אָמַר רַב אָשֵׁי: מַתְנִיתִין נָמֵי דַּיְקָא, אֵין נוֹתְנִין מַיִם לִפְנֵי דְבוֹרִים וְלִפְנֵי יוֹנִים שֶׁבַּשּׁוֹבָךְ, אֲבָל נוֹתְנִין לִפְנֵי אֲווֹזִין וְלִפְנֵי תַרְנְגוֹלִין וְלִפְנֵי יוֹנֵי הַרְדִּיסָיוֹת. מַאי טַעְמָא? לָאו מִשּׁוּם דְּהָנֵי מְזוֹנוֹתָן עָלֶיךָ, וְהָנֵי אֵין מְזוֹנוֹתָן עָלֶיךָ. Rav Ashi said: The language of the mishna is also precise in support of this explanation, as we learn: And one may not place water before bees or before doves in a dove-cote because they are capable of finding their own food; however, one may place water before geese and chickens and before hardisian doves. What is the reason for this distinction? Is it not because for these, geese and chickens, responsibility for their sustenance is incumbent upon you, and for those, bees and doves, responsibility for their sustenance is not incumbent upon you?
וְלִיטַעְמָיךְ, מַאי אִירְיָא מַיָּא? אֲפִילּוּ חִיטֵּי וּשְׂעָרֵי נָמֵי לָא! אֶלָּא, שָׁאנֵי מַיָּא דִּשְׁכִיחִי בְּאַגְמָא. The Gemara rejects this proof: And according to your reasoning, why did the mishna cite a case specifically involving water? Even wheat and barley should also not be permitted. Rather, the reason for the distinction between the halakhot is that water is different because it is found in a lake or in other reservoirs, and therefore one need not exert himself to provide water for bees and doves. That is not the case with the rest of their food.
דְּרַשׁ רַבִּי יוֹנָה אַפִּיתְחָא דְּבֵי נְשִׂיאָה: מַאי דִּכְתִיב ״יוֹדֵעַ צַדִּיק דִּין דַּלִּים״ — יוֹדֵעַ הַקָּדוֹשׁ בָּרוּךְ הוּא בַּכֶּלֶב שֶׁמְּזוֹנוֹתָיו מוּעָטִין, לְפִיכָךְ שׁוֹהָה אֲכִילָתוֹ בְּמֵעָיו שְׁלֹשָׁה יָמִים. כְּדִתְנַן: כַּמָּה תִּשְׁהֶה אֲכִילָתוֹ בְּמֵעָיו וִיהֵא טָמֵא — בַּכֶּלֶב שְׁלֹשָׁה יָמִים מֵעֵת לְעֵת, וּבָעוֹפוֹת וּבַדָּגִים כְּדֵי שֶׁתִּפּוֹל לָאוּר וְתִשָּׂרֵף. Returning to the discussion of feeding dogs, the Gemara cites additional statements on the topic. Rabbi Yona taught at the entrance to the house of the Nasi: What is the meaning of that which is written: “The righteous man takes knowledge of the cause of the poor” (Proverbs 29:7)? The Holy One, Blessed be He, knows that for a dog, its sustenance is scarce and they are not fed sufficiently. Therefore, its food remains in its intestines for three days so that the dog will be sustained by that food, as we learned in a mishna dealing with the halakhot of ritual impurity: After an animal eats flesh from a corpse, how long does its food remain in its intestines undigested and therefore ritually impure? In the case of a dog it is for three twenty-four hour periods, and for fowl and fish, who digest their food quickly, it is the equivalent of the time it takes for the flesh to fall into the fire and be consumed by the fire.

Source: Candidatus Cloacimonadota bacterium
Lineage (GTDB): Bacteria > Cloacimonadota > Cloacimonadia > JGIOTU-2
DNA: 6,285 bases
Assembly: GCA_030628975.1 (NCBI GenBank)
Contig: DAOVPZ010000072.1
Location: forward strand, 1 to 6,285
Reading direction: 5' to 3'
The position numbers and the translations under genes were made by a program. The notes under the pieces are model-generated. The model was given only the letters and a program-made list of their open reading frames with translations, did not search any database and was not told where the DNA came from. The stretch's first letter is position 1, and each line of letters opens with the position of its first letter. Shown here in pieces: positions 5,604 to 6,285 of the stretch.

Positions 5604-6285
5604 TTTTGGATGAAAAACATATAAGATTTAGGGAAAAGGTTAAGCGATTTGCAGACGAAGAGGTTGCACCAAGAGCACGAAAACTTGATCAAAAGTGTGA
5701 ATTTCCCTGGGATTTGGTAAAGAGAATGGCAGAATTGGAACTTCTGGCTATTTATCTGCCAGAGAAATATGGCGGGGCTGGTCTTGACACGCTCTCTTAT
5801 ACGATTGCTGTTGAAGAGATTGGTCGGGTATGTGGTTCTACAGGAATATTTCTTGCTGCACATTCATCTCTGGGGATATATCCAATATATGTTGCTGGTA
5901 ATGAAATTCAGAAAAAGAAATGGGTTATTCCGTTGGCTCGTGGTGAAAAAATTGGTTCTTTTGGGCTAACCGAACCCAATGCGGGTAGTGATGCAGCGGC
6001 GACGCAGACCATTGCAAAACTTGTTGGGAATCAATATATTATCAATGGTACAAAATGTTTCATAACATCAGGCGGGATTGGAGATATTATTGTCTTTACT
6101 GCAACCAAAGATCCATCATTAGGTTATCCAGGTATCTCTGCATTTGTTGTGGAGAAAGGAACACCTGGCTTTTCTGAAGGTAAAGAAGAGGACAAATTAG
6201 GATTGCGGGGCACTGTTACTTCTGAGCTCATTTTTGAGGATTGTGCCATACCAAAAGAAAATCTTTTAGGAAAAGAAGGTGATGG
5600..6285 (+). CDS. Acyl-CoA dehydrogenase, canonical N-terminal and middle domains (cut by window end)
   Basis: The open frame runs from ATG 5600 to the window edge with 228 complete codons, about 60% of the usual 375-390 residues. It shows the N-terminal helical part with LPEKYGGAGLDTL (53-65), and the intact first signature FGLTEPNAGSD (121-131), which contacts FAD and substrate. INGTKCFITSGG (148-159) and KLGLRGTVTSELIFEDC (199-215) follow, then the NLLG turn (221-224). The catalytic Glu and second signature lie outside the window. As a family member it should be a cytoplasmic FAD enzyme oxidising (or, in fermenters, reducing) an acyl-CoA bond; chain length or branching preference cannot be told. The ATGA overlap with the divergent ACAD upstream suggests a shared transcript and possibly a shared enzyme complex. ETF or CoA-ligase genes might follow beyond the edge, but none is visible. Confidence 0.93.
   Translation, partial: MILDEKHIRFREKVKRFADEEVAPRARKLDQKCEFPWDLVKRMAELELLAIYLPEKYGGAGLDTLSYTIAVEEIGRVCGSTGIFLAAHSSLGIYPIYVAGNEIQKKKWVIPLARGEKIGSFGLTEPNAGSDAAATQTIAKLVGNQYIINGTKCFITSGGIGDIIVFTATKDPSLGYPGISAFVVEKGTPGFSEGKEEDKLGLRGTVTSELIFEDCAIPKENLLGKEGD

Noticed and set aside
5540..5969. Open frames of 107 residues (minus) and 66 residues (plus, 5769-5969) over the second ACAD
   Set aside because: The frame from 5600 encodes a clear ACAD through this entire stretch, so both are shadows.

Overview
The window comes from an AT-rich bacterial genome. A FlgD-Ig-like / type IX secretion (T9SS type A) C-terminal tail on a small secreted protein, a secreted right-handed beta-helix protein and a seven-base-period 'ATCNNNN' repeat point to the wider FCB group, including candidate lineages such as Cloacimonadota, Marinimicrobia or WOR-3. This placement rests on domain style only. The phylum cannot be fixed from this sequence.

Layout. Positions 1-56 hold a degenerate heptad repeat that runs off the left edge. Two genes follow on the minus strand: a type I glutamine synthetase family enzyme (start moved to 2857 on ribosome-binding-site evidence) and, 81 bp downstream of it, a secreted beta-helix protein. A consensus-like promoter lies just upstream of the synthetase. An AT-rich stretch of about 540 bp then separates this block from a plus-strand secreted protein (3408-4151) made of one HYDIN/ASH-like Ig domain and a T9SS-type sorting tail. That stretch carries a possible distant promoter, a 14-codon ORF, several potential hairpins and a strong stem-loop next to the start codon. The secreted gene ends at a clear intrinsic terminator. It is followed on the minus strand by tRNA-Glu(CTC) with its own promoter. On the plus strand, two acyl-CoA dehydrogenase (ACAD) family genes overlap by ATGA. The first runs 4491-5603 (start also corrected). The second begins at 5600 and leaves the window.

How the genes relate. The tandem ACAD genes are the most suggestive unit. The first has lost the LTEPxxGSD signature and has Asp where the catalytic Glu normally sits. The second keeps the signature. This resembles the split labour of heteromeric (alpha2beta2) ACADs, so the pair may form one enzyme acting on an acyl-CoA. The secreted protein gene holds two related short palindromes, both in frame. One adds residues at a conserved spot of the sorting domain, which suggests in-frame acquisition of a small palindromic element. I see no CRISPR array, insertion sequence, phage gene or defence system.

אָמַר רַב הַמְנוּנָא: שְׁמַע מִינַּהּ אוֹרַח אַרְעָא לְמִשְׁדֵּא אוּמְצָא לְכַלְבָּא. וְכַמָּה? אָמַר רַב מָרִי: מְשַׁח אוּדְנֵיהּ, וְחוּטְרָא אַבָּתְרֵיהּ. הָנֵי מִילֵּי בְּדַבְרָא, אֲבָל בְּמָתָא לָא, דְּאָתֵי לְמִסְרַךְ. אָמַר רַב פָּפָּא: לֵית דְּעָנִי מִכַּלְבָּא, וְלֵית דְּעַתִּיר מֵחֲזִירָא. Rav Hamnuna said: Learn from it: It is the way of the world, i.e., proper conduct, to throw a piece of meat before a dog, as even the Holy One, Blessed be He, concerns Himself with the dog’s sustenance. The Gemara asks: And how much food should one give to a dog? Rav Mari said: Give it the equivalent of the measure of its ear and strike it immediately thereafter with a staff so that the dog will not grow attached to the one who fed it. This applies specifically when one is in the field, but in the city, one should not give anything to a dog because the dog will be drawn to follow him and remain with him. Rav Pappa said: There is no creature poorer than a dog, and no creature richer than a pig, as pigs will eat anything, and people provide them with plentiful amounts of food.